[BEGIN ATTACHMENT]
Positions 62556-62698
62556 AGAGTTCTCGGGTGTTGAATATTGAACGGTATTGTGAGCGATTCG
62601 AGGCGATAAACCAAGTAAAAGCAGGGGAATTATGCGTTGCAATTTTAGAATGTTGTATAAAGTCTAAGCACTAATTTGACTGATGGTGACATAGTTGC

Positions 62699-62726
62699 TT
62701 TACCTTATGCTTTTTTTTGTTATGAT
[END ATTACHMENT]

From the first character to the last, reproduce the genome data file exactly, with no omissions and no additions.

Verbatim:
Positions 62556-62698
62556 AGAGTTCTCGGGTGTTGAATATTGAACGGTATTGTGAGCGATTCG
62601 AGGCGATAAACCAAGTAAAAGCAGGGGAATTATGCGTTGCAATTTTAGAATGTTGTATAAAGTCTAAGCACTAATTTGACTGATGGTGACATAGTTGC

Positions 62699-62726
62699 TT
62701 TACCTTATGCTTTTTTTTGTTATGAT